If you find a property that you’re really interested in, contact the real estate agent and ask for a “förhandsvisning” – a viewing in advance. Sometimes this gets you in at the right moment, and if you can put in a bid that the seller will take, you’ll avoid a bidding war.
Location, location, location. A crummy apartment can always be fixed up. But a bad location is… well, a bad location. I’ve lived in my apartment for 5 years now and I tell you – location is KEY! The closer you are to public transportation, the better off you’ll be, and the easier it’ll be to sell your apartment when it comes time.
Pay attention to the månadsavgift – the monthly fee that you need to pay to the association (bostadsrättsförening) – and compare it against other similarly sized properties in the area. That is more or less a fixed fee every month which doesn’t go towards paying down the mortgage, so keep an eye on it.
I hope this helps. If you have any other questions, post something in the comments and I’ll respond! Happy apartment shopping!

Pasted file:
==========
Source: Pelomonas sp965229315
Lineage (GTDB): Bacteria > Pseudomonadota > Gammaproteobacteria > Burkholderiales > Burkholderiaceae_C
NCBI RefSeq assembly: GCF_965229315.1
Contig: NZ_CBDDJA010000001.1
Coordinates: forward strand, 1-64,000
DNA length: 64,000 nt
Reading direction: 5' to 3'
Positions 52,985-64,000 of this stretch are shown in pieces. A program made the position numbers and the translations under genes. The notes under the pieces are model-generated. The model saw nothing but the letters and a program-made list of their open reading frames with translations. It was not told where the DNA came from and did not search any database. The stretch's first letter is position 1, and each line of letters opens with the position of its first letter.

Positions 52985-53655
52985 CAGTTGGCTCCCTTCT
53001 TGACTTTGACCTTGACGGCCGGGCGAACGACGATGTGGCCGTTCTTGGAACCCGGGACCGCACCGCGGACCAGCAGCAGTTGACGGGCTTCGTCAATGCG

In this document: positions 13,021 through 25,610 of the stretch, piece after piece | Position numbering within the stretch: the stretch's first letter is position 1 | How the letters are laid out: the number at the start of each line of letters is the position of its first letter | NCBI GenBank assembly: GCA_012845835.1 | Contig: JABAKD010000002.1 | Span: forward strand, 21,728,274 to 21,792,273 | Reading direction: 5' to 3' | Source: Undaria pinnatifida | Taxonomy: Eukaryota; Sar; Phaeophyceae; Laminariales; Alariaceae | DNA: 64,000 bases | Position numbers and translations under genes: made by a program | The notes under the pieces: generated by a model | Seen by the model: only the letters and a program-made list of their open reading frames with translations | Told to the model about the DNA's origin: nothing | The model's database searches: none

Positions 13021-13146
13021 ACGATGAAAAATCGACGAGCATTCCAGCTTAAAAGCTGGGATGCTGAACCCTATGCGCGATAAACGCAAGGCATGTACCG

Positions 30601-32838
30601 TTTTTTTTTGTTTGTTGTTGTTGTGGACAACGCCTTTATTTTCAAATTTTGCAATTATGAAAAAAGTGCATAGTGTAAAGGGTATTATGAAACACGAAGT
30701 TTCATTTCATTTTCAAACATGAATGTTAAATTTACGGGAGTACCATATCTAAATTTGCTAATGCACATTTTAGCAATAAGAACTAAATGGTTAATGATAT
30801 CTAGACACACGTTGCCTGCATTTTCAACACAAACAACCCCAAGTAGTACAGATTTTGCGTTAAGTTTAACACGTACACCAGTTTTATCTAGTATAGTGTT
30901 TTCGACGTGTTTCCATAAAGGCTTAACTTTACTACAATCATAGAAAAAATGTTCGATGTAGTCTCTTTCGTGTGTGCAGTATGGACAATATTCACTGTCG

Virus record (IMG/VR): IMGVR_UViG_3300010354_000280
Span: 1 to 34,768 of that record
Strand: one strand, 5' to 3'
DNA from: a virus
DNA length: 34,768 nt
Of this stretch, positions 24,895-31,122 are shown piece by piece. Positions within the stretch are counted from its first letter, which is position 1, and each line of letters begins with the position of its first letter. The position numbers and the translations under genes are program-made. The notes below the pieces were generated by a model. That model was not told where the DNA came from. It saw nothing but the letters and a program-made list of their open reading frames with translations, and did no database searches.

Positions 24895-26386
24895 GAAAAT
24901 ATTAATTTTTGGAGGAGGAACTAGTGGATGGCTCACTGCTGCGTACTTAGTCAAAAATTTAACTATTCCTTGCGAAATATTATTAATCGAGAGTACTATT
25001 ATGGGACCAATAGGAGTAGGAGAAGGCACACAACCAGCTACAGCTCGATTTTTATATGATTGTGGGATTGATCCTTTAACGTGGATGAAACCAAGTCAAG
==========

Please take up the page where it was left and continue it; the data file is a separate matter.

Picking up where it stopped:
Original post from 2011 with minor updates:
It’s been a long time since I posted a blog post. A lot has happened in the past few months, both privately and at work, so I’ve been busy. But that’s no excuse – det är dags för ett nytt inlägg!
Today we are going to talk about the Swedish real estate market and the process of getting a mortgage. It seems to be pretty relevant right now since I have many friends who are looking for a place to call their own. I also have a former colleague who will be moving to Stockholm soon, and she just went on an apartment viewing spree today. So yes, it is fresh on my mind.
Since my experience is limited to the Stockholm inner city, take everything I say with a grain of salt!
Apartment price trends 2018-2020
I bought an apartment in Stockholm in the spring of 2008. I found an apartment in Östermalm that fit my taste and was in the bidding process. I was the only bidder, and I put forth an offer of 2,700,000 SEK. The seller countered with 2,800,000 SEK and we split the difference at 2,750,000 SEK. That’s about $320,000 USD using the exchange rate from Sept 2020, but was closer to $460,000 USD back when I bought it. That’s a big chunk of change, even for a kid from San Francisco. Continue reading →
It’s time for a fun update! Today I’m going to talk about getting a driver’s license in Sweden (or rather, what I had to go through to get my Swedish driver’s license). Listen up, Americans… this ain’t no joke. The test is way harder than you think.